It’s worth looking into the symbolism, history and significance of precious and semi-precious stones. Rather than a flashy piece of bling, a piece of jewellery with personal significance can mean so much more as a gift.

Saying ‘I love you’ with science

More and more, consumers are considering the ethics of what they buy. With that in mind, buying jewellery can be an ethical conundrum for some.

An alternative to appease an increasingly aware market could be a synthetic diamond, grown in a laboratory. Synthetic diamonds were first invented in 1954 by American company General Electrics.

The first diamonds they made had a brown tint which made them inappropriate for jewellery, but perfect for industrial use. Diamond is one of the hardest substances in the world, and GE’s synthetic diamonds soon found a home drilling, grinding and cutting. Because of this innovation diamonds are now used in electronics, construction, dentistry, weapons, and even skincare.

In 1971 a breakthrough meant that synthetic diamonds were clear and brilliant enough to be used in jewellery. Scientists were able to figure out how to make diamonds in hues of yellow and pink, and sold the stones as a cheap, fun alternative to the real thing.

In 2012, company Pure Grown Diamonds was able to manufacture a colourless diamond. More importantly, they were able to manufacture a Type IIa diamond, which is so rare that only two per cent of the world’s diamonds fall into this category (Queen Elizabeth and Liz Taylor both have Type IIa diamonds in their collections).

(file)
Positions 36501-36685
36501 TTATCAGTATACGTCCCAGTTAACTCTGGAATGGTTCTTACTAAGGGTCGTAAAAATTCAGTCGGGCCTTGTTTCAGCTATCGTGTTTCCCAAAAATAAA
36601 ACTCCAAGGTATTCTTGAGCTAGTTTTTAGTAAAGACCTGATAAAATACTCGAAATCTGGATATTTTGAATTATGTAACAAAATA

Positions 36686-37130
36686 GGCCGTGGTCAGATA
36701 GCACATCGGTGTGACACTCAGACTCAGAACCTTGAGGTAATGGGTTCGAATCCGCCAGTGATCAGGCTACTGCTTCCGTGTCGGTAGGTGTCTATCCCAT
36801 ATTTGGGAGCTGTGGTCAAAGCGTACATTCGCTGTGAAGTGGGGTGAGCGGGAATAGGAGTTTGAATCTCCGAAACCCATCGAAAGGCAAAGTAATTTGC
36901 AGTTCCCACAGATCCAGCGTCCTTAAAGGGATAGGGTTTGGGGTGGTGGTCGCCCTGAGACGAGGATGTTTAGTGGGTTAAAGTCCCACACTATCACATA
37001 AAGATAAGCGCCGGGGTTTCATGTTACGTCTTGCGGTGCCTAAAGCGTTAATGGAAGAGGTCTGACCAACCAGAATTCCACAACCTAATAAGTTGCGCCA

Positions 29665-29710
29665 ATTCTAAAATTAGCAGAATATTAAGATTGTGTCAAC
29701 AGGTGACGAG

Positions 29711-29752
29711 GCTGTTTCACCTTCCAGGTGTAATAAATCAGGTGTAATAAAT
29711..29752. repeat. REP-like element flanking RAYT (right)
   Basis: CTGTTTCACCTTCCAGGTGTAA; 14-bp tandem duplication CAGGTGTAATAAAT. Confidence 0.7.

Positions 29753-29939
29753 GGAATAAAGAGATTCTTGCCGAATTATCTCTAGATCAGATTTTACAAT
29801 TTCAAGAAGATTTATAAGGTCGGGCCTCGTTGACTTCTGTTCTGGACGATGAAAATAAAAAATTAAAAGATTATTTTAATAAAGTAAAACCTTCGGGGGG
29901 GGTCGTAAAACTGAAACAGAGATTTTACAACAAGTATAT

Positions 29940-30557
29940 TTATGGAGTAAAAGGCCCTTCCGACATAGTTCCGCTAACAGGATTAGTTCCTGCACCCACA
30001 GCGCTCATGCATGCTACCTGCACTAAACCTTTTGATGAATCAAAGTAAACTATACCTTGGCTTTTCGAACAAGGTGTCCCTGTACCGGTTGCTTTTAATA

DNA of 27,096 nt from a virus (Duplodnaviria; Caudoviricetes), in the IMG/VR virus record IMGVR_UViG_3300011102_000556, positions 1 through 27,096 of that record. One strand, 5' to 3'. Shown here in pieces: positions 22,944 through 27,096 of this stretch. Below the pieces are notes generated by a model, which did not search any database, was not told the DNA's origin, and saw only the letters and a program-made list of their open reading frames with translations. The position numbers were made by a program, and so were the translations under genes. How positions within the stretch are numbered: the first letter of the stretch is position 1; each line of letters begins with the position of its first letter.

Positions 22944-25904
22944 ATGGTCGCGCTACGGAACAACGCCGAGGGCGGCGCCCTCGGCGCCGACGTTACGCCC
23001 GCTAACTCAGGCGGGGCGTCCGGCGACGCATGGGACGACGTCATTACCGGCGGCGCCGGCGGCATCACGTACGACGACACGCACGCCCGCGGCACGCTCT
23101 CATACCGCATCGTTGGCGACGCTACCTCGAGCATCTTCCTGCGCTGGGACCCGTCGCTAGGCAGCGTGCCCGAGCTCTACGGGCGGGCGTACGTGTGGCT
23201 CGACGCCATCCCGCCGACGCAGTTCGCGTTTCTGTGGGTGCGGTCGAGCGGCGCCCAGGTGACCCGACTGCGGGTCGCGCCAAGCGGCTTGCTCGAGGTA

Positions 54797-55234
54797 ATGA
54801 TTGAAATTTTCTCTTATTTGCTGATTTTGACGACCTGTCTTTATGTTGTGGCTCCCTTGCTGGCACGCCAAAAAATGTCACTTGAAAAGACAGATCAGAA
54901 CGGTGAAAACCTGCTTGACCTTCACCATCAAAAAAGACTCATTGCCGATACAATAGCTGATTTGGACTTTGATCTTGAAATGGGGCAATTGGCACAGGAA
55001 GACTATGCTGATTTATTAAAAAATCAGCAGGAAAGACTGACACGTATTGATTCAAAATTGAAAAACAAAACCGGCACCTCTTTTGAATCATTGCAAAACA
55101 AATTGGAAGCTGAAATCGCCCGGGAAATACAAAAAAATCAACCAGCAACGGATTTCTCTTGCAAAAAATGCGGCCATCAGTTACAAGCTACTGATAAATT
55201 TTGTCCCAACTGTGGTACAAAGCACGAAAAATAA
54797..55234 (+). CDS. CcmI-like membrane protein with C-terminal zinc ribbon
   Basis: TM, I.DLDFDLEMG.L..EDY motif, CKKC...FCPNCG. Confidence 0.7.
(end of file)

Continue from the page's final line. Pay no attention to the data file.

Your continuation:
It’s still an expensive feat – a machine to ‘grow’ a diamond comes in at $500,000 USD, and the endeavour still requires the help of chemists, physicists and other highly-paid professionals. Despite the costs, the lab-grown diamond industry is growing. The number of synthetic manufacturers has tripled since 2012 in the US alone, and labs are already being established in India and China.

While the industry is still only one per cent of all diamonds sold, the potential for growth is huge. Synthetic diamonds can be up to 40 per cent cheaper than the real thing, making them more appealing to the more frugal side of the market.

The industry is still finding its way in Australia, but many jewellery brands offer synthetics as a cheaper alternative. Other companies, aware of the increasing consumer desire for an ethical product, offer recycled stones or cubic zirconia and moissanite, which are both lab-grown diamond alternatives.

Synthetics also have none of the ethical conundrums associated with precious stones. The African diamond trade has its issues, as does the Columbian emerald trade and the Madagascar sapphire trade. It’s an unfortunate reality that diamond mining has been used to fund conflicts in the past; Sierra Leone, Angola and the Ivory Coast have all been associated with conflict diamonds, although Australian jewellers have extremely rigorous certification processes to prevent these stones from entering the country.

If anything, the only problem with synthetics is that they can’t be told apart from the real thing. Fear is rife in the jewellery industry that lab-grown diamonds could be integrated into the market and sold off as mined ones. A noticeable case happened in 2014 where an Australian jeweller, who had ordered a shipment of yellow diamonds, detected lab-grown diamonds in a parcel, mixed in with mined diamonds.

To counter this, some laboratories inscribe their man-made diamonds with serial numbers, but industry graders in Australia and New Zealand have already found instances of lab-grown diamonds passed off and sold as mined diamonds, often mixed with the real thing. This practice is known as peppering.

Lab diamonds are still being treated with caution by the jewellery industry – many fear that synthetics could flood the market and completely devalue the diamond industry – but it’s highly possible that the jewellery of the future could be made in a laboratory, rather than the earth’s crust.